While the problem was initially disclosed in October last year as a service campaign issue — which Nissan notified NHTSA and Transport Canada about —  it appears Nissan was asked by Transport Canada in February this year to reclassify the service campaign as a safety recall campaign. While only 679 Nissan LEAFs in Canada are believed to be affected by this recall, it follows that they were more susceptible to suffering the issue given Canada’s usually colder winters compared to much of the U.S., and thus the reclassification request makes total sense.

Additionally, the switch of status from a service campaign item to a voluntary recall means that under U.S. federal law, dealers cannot sell or deliver vehicles in their inventory which are covered by the recall until necessary steps have been taken to remedy the problem.

Affected cars will be reprogrammed free of charge at their local Nissan dealer

Affected cars will be reprogrammed free of charge at their local Nissan dealer

Nissan says that while it rapidly launched the original service campaign and was pleased with the more than 21,708 LEAFs which have already been presented at dealers in North America for a complementary fix, it does not believe that the issue is a safety defect. However, given the nature of the request and the considerations of colder-weather, Nissan decided to reclassify the service campaign as a safety recall in the U.S. at the same time as it was being reclassified in Canada.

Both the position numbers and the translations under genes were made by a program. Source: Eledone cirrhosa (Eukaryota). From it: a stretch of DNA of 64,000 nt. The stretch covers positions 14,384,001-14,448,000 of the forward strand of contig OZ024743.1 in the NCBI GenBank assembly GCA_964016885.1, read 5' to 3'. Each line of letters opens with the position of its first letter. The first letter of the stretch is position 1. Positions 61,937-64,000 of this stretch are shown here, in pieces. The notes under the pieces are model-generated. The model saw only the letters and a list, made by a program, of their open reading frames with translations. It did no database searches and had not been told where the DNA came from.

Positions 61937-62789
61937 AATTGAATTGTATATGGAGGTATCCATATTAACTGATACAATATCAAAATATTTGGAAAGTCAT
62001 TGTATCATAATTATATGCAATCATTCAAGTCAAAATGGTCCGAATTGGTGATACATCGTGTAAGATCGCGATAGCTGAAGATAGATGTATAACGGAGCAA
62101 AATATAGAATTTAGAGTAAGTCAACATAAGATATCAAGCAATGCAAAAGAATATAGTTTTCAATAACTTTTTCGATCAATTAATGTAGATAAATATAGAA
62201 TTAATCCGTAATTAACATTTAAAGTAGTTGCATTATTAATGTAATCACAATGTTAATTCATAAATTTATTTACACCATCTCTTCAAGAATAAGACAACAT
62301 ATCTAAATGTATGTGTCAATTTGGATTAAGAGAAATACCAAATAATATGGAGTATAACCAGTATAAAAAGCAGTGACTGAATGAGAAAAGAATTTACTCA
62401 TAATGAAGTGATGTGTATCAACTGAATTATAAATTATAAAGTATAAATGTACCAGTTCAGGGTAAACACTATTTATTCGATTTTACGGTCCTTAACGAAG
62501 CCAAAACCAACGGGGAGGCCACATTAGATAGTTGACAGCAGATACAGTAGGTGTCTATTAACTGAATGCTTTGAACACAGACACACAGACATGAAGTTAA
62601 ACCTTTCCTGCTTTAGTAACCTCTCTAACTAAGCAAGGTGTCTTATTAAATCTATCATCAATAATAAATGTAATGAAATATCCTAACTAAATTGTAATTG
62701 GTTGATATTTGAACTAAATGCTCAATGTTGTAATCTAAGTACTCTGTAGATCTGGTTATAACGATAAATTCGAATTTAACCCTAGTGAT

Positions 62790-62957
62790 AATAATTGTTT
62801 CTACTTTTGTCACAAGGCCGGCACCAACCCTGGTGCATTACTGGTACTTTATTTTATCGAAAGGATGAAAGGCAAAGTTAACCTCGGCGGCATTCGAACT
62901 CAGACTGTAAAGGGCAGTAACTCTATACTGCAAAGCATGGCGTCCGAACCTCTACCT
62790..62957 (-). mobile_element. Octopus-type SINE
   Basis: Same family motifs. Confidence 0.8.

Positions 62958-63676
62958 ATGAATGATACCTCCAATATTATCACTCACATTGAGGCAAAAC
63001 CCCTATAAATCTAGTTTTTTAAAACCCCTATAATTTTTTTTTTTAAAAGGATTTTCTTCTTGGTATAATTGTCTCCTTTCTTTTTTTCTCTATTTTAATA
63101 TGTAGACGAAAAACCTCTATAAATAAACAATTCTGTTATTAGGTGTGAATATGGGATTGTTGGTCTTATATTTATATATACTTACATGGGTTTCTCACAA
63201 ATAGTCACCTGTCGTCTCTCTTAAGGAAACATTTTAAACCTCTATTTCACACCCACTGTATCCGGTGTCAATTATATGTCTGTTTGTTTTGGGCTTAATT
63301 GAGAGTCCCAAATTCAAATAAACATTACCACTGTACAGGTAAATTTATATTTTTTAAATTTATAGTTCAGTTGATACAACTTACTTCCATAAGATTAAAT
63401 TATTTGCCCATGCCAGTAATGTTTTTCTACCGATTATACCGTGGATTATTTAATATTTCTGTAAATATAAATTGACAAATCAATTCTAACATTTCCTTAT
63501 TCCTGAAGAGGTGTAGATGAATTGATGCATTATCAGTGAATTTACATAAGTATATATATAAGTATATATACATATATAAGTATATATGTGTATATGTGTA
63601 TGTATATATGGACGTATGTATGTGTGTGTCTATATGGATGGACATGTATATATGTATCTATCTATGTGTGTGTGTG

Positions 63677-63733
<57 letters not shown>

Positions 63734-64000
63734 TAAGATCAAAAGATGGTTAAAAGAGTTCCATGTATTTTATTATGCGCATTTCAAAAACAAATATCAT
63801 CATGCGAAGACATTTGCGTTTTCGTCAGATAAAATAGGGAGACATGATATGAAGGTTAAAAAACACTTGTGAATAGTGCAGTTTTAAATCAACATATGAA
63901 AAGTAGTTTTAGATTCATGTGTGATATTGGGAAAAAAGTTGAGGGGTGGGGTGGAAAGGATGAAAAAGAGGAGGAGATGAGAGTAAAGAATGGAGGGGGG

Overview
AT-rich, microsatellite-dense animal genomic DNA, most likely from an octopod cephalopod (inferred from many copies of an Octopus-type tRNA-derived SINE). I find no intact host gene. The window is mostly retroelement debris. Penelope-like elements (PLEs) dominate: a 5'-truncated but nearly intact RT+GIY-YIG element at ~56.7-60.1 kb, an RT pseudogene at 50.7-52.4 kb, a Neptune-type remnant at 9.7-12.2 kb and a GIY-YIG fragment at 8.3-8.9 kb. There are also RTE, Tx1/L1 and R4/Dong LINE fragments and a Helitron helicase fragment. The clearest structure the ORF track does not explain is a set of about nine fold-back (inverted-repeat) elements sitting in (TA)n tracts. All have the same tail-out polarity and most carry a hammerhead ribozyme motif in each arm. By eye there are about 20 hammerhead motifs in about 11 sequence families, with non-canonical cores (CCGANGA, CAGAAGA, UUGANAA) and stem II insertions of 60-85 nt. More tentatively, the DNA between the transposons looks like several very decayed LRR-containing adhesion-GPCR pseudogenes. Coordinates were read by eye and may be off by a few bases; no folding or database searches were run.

Those who have already had their cars reprogrammed at their local Nissan dealership are not covered by this recall as it has effectively already been carried out under the previous service classification. Those who have not yet had their cars reprogrammed should already have been contacted by Nissan North America, detailing the service campaign and asking them to make an appointment with their local dealership for remedial work.

Nissan says it will contact all owners with outstanding recalls again within sixty days via post.

As with all recalls, the cost of the recall will be carried out under warranty at no cost to the owner.

Have you experienced this brake problem with your Nissan LEAF? Have you already sent your car in for the required remedial work?

Share your stories in the Comments below.


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  • So how does a software reprogramming prevent a relay from freezing up?

    • KIMS

      That is a great question. Perhaps if it was literally a sticking relay, they just cycle power to the relay coil rapidly for set period under certain conditions to in effect ‘shake it loose’?

      • A software workaround is all well and good in the short term. I wonder why they don’t replace the relay with one that doesn’t freeze?